To raise the consciousness of the planet is a lofty goal. We might be more familiar and more comfortable with the phrase “To make the world a better place.” This is indeed what we as Franciscans do in our small ways throughout our ordinary days—step by step, stone by stone, through kind words and kind gestures. Hopefully, we are all working on our dream and on a dream that contributes to making the world a better place.

Bill Plotkin, in his book “Nature And The Human Soul: Cultivating Wholeness And Community In A Fragmented World”, writes about his dream of raising the consciousness of the human community. He proposes that our society and culture is egocentric and “adolescent” and that what we need to do is move into an eco-soul-centric culture. By eco-soul-centric, he means living out of our true inner depths and in deep harmony with the Earth. The book is an unfolding of this theme.

While I have only begun to digest his ideas, I am sure that St. Francis and St. Clare lived out their true soul-calling in deep harmony with the Earth. They have inspired us for 8 centuries with their radical adherence to Gospel values and to the profound joy in the love of God for us, God’s human and non-human creatures.

May we each know our soul’s calling. I pray that each of us, step by step, stone by stone, kind deed by kind deed, is unfolding into our soul’s essence. The world community is better for the soul and spirit we bring to it.

Tuesday, May 12, 2009


By Sister Jean Schwieters

Spring is the time of year when all of Creation seems to rise up and shout, "I’m alive!" The barrenness of Winter made us wonder if we would ever again see green. It seemed a stretch of the imagination to believe that anything could survive beneath the cold, cold ground. But then comes the thaw and the whole world around us begins to be charged with a new bolt of life. Out from the hard surface we’ve tromped over all winter little sprouts poke up their noses to remind us that life is stronger than death, that nothing can keep a really good thing down, not even ice and snow.

The cycles of Creation are marvelous. Each year they treat us to an unbelievable drama, an endless story book display that produces a new picture on each page. No matter how often we turn the page the scene is different each time causing us to wonder how the artist could possibly come up with such an awesome array of splendor. Give the truth that Creation’s artist is none other than God, we immediately know of the limitless ability of our Divine Creator.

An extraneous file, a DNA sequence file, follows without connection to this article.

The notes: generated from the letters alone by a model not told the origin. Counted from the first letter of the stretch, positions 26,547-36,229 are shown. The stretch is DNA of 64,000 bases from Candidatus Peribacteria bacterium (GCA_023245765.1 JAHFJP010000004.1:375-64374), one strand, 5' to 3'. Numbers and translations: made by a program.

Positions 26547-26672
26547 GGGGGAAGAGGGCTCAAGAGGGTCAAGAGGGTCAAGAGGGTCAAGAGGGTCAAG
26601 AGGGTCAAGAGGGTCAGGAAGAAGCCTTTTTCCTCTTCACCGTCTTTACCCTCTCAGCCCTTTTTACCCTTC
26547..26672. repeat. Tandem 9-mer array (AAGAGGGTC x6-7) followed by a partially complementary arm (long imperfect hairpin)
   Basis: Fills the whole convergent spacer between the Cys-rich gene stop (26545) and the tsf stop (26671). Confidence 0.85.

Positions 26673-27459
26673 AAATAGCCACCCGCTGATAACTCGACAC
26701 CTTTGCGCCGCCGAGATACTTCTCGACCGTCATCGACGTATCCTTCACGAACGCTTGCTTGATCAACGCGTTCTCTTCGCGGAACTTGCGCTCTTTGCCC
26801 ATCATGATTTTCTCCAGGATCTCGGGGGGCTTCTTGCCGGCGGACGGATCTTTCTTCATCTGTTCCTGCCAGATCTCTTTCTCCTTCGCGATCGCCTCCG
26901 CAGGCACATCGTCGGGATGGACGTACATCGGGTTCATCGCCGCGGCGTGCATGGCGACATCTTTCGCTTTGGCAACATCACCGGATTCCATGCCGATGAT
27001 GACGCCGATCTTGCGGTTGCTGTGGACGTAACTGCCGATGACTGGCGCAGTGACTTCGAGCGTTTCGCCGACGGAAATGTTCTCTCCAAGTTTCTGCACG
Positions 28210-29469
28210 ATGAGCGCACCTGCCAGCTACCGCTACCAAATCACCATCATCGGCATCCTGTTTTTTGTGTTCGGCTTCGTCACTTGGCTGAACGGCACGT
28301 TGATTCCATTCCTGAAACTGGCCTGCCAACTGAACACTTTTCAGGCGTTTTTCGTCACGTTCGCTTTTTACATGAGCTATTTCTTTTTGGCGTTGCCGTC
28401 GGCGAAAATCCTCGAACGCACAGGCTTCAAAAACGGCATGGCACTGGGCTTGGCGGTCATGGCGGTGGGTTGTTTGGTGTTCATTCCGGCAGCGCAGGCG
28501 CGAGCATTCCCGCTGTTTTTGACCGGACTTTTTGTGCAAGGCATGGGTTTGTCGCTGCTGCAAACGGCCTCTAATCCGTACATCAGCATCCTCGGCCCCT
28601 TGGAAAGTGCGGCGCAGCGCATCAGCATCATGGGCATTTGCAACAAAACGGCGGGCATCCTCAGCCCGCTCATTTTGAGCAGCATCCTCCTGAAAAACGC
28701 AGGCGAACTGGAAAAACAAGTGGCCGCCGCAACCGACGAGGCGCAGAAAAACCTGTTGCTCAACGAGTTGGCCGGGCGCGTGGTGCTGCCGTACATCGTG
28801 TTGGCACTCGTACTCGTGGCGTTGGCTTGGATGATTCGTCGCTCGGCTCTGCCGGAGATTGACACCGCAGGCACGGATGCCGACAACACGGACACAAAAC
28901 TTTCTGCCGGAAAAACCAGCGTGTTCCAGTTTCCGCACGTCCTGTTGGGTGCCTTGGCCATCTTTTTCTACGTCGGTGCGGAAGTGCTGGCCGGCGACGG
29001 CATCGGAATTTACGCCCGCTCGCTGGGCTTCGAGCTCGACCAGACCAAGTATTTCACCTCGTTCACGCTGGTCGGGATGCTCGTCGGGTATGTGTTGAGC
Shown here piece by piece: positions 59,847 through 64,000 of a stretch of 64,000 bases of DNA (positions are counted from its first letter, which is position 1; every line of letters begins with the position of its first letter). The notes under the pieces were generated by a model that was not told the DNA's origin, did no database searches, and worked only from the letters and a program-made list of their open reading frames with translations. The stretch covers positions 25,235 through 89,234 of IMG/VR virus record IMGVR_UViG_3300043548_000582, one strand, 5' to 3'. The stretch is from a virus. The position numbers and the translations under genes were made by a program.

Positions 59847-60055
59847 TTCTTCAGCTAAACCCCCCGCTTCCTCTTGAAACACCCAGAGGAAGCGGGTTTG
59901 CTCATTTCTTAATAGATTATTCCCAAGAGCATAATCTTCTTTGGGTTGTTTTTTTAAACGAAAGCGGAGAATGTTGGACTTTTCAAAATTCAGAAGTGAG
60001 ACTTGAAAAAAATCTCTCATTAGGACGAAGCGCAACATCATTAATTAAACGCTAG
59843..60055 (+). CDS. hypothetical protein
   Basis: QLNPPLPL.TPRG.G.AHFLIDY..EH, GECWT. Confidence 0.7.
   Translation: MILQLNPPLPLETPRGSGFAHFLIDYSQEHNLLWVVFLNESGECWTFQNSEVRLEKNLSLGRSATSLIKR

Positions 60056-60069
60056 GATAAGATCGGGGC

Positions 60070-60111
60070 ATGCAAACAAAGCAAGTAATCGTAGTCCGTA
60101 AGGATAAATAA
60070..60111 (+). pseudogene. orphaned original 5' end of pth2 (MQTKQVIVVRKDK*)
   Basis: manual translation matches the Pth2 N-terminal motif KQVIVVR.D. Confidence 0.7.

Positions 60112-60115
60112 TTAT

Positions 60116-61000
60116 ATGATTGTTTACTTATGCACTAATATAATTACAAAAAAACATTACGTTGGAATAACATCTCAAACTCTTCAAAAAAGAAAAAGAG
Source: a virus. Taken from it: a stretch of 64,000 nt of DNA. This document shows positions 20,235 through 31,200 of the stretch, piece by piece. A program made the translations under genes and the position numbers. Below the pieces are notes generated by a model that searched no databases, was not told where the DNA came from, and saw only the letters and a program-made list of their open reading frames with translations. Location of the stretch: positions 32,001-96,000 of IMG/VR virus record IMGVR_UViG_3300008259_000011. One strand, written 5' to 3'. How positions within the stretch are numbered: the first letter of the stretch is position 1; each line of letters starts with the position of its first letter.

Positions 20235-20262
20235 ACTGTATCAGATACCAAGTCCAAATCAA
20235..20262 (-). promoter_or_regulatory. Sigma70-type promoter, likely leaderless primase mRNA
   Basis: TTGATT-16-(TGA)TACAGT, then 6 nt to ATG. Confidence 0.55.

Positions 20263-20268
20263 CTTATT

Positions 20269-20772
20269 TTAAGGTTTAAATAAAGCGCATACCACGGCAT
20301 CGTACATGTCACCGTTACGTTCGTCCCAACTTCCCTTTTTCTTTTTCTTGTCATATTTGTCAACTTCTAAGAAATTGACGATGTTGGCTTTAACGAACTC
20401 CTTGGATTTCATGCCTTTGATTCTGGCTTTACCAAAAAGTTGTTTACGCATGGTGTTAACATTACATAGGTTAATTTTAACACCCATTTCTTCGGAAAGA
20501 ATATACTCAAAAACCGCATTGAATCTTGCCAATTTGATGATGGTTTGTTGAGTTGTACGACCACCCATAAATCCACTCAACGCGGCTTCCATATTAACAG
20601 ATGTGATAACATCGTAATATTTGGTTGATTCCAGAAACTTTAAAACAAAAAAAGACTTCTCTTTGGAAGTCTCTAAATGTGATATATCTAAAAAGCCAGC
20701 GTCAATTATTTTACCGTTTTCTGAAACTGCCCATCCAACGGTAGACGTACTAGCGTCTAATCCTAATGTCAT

Francis, the simple little man from Assisi knew all of this implicitly. He sensed the interconnectedness of all creatures without the aid of scientific research. He sensed the interdependence that drew all creatures together as members of an earthly family. He affectionately called each creature by the name of Brother or Sister. He recognized each as siblings of a gracious Mother whose home was the Earth. He spoke with tenderness to insects and plants. He encouraged the birds to sing out their prayers of praise to God and he acted as mediator in times of misunderstanding and stress between humans and animals.

It is no mystery as to why he has been chosen as the Patron of Ecology, why his intuitive grasp of the circle of life is what we need today. It has taken us centuries to uncover the beauty, the wisdom, the thoughtfulness that engineered this massivecathedral of intricate artistry and magnificent craftsmanship. Only a meditative reflection on Francis’ "Canticle of the Creatures" can begin to bring us to see what he saw, to feel what he felt in the presence of such grandeur. Should we ever be able to truly experience what he had come to know then all of creation might rightly be "reborn".

Monday, May 4, 2009

Church-door Dining Room Table

by Sister Jan Kilian